gnut. Anyway, this old berg will keep at it till she fetches up in southern waters."

The words of Jack had opened a new and interesting field for discussion. Its ending had not been thought of by the boys in their calculations; and, despite their faith in their more experienced companion, they believed he was mistaken. They had never heard of anything of the kind he had mentioned, and it did not seem reasonable that such a vast mass, after heading southward, should change its direction. Even though it was drifting north when first seen, it must have started still farther north in order to reach the latitude where first observed.

By this time all hope of being rescued by the "Nautilus" had been given up, unless some happy accident should lead it to come upon the iceberg. The party, therefore, began considering other means of escape from their unpleasant quarters.

As is well known, there are a number of Danish settlements scattered along the west coast of Greenland, the bleak, desolate eastern shore being inhabited only by wandering Esquimaux. It might be that the berg would sweep along within sight of land, and the friends would be able to attract the attention of some of the native fishing boats, or possibly larger craft. It was a remote hope, indeed, but it was all they saw before them. At any rate, the polar bear had provided them with the means of postponing starvation to an indefinite period, for there was enough meat in his carcass to afford nourishment for many days to come.

"I wonder whether there are more polar bears on this craft?" remarked Rob, rising to his feet and looking around as if he half expected to discover another of the monsters making for them.

"Little danger of that," replied Jack, "and it's so mighty seldom that any of 'em are fools enough to allow themselves to be carried off like this one did that I never dreamed of anything of the kind. It does happen now and then, but not often, though you may read of such things."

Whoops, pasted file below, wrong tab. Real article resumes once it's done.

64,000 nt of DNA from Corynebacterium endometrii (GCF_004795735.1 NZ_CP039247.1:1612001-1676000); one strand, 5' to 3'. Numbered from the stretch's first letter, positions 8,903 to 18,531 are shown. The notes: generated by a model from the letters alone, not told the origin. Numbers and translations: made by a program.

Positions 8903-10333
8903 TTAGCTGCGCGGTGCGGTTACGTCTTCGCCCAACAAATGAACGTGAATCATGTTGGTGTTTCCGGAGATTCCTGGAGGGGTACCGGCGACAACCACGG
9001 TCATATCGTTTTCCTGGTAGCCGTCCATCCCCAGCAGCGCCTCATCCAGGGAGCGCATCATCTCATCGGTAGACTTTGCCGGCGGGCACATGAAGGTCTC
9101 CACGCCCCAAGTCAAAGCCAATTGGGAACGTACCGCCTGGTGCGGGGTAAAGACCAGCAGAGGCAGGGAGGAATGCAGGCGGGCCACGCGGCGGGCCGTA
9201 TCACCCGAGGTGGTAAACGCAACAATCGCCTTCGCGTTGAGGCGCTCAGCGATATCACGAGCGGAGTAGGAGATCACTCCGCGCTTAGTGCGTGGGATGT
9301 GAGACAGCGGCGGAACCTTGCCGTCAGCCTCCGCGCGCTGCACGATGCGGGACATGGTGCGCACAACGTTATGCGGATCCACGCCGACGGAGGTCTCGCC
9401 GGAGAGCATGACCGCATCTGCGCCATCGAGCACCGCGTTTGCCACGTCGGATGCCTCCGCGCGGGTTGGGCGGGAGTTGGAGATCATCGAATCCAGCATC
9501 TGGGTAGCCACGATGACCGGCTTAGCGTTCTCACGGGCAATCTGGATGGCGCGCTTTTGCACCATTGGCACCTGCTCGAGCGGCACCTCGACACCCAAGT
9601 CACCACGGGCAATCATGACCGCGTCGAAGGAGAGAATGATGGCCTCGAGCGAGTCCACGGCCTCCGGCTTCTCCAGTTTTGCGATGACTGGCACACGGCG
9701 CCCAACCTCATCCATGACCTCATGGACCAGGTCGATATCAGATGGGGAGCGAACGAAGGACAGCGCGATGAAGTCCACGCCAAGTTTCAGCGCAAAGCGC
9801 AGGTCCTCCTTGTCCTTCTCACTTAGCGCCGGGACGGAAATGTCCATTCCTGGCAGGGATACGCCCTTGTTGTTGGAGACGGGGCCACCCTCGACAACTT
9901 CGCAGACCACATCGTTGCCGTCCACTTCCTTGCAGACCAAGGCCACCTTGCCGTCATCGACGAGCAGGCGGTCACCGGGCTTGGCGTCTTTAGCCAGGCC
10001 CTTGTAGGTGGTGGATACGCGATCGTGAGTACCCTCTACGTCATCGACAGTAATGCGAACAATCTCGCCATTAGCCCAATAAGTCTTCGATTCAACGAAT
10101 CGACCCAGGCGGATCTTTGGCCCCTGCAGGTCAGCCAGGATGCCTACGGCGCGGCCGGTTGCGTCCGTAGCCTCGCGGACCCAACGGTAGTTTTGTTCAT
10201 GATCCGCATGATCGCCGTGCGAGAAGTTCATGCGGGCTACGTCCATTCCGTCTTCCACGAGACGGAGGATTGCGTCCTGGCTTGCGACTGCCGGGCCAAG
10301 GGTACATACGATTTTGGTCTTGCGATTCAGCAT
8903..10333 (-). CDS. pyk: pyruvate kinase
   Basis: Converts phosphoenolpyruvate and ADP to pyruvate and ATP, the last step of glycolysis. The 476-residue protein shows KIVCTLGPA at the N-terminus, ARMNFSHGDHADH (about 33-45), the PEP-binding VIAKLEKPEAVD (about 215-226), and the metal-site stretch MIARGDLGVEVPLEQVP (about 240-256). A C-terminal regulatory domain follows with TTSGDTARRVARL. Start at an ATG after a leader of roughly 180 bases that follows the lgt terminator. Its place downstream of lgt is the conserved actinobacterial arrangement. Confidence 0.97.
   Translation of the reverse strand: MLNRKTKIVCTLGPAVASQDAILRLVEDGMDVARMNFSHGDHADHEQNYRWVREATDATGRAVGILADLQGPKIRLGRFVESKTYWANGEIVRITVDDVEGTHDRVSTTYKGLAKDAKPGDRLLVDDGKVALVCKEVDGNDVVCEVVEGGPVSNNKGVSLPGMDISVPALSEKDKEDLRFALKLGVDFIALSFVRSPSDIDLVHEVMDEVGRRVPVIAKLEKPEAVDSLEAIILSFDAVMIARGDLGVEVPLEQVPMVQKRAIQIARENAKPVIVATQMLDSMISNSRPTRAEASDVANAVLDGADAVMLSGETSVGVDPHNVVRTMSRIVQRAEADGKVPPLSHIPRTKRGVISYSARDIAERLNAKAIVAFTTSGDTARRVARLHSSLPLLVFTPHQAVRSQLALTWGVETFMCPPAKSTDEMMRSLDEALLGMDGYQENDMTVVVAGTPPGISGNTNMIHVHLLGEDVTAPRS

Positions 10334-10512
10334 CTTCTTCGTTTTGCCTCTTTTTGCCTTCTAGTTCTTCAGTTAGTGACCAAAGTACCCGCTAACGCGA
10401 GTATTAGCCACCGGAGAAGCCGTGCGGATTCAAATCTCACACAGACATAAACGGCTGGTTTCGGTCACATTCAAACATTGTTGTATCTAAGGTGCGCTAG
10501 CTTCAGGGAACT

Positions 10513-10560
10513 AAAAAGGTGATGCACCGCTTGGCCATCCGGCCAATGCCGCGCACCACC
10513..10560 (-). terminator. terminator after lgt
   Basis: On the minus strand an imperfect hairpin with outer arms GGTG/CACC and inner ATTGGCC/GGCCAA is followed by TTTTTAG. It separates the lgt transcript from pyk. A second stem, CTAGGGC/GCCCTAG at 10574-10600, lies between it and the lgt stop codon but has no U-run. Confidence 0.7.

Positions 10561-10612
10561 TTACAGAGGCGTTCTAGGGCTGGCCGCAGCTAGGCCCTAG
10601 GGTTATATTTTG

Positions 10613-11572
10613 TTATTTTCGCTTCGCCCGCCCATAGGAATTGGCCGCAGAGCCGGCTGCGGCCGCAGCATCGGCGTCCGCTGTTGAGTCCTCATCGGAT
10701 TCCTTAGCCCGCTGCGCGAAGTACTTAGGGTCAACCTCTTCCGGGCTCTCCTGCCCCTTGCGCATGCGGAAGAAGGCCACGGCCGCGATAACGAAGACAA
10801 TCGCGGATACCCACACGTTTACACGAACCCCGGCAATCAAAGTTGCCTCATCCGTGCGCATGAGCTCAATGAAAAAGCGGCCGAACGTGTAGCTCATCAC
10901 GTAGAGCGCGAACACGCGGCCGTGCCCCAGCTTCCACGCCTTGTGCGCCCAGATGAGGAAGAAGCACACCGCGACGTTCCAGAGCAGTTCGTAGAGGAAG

"I suppose he would have stayed here until he starved to death," was the inquiring remark of Fred.

"He might and he might not; when he had got it through his skull that there was nothing to eat on the berg he would have plunged into the sea and started for land, provided it was in sight, and he would have reached it, too. When he landed he would have been hungry enough to attack the first saw-mill he came to, and I wouldn't like to be the first chap he met."

"I don't see how he could have been fiercer than he was."

"He meant business from the first; and, if he had caught sight of you when you lay asleep in that cavity in the ice he would have swallowed you before you could wake."

"Well, he didn't do it," replied Fred, with a half-shudder and laugh, "so what's the good of thinking about it? Rob, it strikes me," he added, with a quizzical look at the boy, "that raw bear's meat might not be so bad after all."

"Of course it isn't!" Jack was quick to say, springing to his feet and stepping forward, knife in hand.

It was evident from the manner in which he conducted the business that he had done it before. He extracted a goodly-sized piece from near the shoulder, and dressed it as well as he could with the only means at command.

Rob had hit upon what might be called a compromise. When one of the three slices, into which the portion was divided, was handed to him, he struck match after match from the rubber safe he carried, and held the tiny flame against different portions of the meat.

Anything like cooking was out of the question, but he succeeded in scorching it slightly, and giving it a partial appearance of having seen the fire.

"There!" he exclaimed, in triumph, holding it aloft; "it's done to a turn, that is the first turn. It's cooked, but it's a little rare, I'll admit."

Meanwhile, Fred imitated him, using almost all the matches he possessed.